Let's make it even worse (because that's where the fun is). What if these particular zombies are not the kind Bob has been encountering all along? Several of them came across a secret government safe house where test subjects for a new brain enhancing serum were being closely monitored. The zombies ate them, and now they're smart zombies.

These zombies aren't going to just whack their heads on the door until it breaks. They'll have a plan. This will certainly change how Bob acts, but even so, it'll still be along the lines of what Bob has to do to get out, and when I plot this, I'll most likely think about things that Bob can do to achieve that ultimate goal of getting away.

I have all these problems and the scene will no doubt play out like this: Zombies try to get in, Bob deals with each problem as it occurs. He runs out of ammo, searches for other lethal items, maybe even uses the fire to kill enough zombies to escape. He might be surprised at the new and inventive ways the smart zombies are trying to get him, but he'll deal with them same as always, because that's what he does. Since I know Bob is going to get out, it's more a matter of "How is Bob going to use these pieces to get out of there?" Because of that, there's no real tension that he isn't going to get out of there. The scene is going to unfold as expected.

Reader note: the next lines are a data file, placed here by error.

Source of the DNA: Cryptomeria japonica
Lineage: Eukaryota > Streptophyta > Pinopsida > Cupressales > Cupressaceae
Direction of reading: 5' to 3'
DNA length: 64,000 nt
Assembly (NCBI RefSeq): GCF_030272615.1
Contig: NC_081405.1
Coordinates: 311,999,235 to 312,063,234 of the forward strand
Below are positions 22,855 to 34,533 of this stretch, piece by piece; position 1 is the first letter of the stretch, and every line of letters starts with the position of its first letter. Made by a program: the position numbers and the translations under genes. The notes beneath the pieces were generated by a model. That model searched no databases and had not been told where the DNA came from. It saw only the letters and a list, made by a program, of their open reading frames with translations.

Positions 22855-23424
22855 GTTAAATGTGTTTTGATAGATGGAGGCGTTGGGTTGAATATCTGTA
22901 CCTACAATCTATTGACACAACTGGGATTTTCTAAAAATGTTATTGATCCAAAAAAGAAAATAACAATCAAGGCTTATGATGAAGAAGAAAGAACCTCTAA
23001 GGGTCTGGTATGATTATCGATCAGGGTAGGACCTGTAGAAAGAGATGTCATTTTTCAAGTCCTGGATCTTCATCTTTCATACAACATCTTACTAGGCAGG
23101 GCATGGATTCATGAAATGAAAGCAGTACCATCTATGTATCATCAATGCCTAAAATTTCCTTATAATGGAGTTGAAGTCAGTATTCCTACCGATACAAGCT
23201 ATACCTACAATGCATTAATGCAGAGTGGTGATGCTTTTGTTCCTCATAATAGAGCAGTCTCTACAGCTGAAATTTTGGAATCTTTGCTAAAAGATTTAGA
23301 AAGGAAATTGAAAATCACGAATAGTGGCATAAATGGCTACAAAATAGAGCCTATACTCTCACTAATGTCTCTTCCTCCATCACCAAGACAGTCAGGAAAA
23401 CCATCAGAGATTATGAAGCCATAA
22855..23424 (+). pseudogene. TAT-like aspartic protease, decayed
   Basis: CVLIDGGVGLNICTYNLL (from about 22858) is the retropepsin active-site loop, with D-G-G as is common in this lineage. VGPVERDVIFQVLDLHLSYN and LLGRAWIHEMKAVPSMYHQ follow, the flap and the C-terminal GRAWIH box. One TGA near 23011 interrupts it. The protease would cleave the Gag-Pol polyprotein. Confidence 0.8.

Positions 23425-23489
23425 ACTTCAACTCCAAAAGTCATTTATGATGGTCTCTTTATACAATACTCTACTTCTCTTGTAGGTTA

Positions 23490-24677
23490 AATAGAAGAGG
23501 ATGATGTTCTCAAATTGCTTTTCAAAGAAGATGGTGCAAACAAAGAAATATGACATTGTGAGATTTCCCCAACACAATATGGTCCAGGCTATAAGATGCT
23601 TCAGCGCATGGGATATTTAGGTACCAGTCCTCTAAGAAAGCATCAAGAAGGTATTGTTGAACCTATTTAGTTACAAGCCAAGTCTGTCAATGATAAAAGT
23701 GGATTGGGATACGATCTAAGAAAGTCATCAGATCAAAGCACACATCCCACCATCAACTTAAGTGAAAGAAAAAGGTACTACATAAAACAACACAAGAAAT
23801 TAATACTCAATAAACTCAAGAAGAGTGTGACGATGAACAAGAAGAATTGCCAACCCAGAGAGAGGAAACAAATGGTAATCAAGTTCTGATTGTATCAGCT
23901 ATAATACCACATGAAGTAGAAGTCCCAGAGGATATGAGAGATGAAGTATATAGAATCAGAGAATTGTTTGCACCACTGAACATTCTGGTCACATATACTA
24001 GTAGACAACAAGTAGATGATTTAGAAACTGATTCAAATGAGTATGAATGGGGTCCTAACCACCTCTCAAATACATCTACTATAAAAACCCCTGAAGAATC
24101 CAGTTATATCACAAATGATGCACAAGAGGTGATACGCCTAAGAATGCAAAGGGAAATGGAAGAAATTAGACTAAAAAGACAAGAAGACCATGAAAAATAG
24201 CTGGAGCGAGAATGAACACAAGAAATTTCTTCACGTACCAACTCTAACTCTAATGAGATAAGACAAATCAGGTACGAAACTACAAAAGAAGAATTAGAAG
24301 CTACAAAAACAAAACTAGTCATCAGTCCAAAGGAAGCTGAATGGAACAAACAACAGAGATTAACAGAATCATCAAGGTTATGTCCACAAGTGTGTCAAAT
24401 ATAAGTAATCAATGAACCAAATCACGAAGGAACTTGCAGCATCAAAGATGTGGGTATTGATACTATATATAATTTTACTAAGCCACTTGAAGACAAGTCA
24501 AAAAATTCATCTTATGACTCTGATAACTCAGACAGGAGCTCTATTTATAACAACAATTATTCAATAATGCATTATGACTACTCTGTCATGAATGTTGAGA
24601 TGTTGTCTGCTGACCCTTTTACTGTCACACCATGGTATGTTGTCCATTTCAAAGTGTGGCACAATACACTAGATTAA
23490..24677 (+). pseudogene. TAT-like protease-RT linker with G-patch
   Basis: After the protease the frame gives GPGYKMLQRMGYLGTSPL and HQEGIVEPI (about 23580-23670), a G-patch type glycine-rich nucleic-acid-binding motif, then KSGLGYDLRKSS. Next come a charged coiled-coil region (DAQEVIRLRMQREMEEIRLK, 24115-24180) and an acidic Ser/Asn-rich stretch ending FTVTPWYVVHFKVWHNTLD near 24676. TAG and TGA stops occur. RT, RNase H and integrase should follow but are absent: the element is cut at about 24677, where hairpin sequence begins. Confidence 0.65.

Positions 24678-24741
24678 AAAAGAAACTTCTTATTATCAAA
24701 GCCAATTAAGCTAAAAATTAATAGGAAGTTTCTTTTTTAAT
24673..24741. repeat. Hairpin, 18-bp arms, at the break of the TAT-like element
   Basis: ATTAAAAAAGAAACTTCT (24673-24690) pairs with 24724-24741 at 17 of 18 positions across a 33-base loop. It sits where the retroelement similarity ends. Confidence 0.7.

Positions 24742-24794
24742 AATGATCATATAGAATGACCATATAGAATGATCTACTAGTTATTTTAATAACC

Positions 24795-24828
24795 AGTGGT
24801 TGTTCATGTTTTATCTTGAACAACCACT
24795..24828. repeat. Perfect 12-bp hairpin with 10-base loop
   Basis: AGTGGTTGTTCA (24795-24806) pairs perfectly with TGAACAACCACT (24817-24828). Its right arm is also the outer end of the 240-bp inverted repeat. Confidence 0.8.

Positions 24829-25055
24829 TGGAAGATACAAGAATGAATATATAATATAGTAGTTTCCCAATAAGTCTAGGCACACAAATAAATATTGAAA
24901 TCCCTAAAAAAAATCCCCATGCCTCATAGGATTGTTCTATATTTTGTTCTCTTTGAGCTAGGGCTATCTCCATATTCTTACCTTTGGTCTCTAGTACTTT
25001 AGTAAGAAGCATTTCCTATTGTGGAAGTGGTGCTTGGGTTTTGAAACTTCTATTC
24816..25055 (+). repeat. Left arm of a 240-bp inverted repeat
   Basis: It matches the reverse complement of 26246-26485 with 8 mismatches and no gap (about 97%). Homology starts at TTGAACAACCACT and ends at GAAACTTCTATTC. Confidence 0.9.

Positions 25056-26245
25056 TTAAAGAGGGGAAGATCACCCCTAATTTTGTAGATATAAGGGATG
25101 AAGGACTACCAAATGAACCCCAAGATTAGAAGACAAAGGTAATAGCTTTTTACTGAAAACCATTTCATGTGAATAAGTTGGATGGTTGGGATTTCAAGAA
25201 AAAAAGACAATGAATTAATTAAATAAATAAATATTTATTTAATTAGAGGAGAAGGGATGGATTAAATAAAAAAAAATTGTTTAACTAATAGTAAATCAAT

Now flip it.

Think about it from the zombie's perspective. What will these smart zombies do to get and eat Bob and the others? Shove dumpsters against the windows so they can't get out? Create a situation where the only possible exit is into a trap they've set? Sacrifice the regular zombies to send the fire deeper into the restaurant and force Bob out?

Suddenly it's not just about Bob getting away. It's about Bob having to overcome obstacles that aren't so easy to guess the outcome. Failing here is a real possibility, so the tension is jacked high. Readers don't know what will happen next because anything could.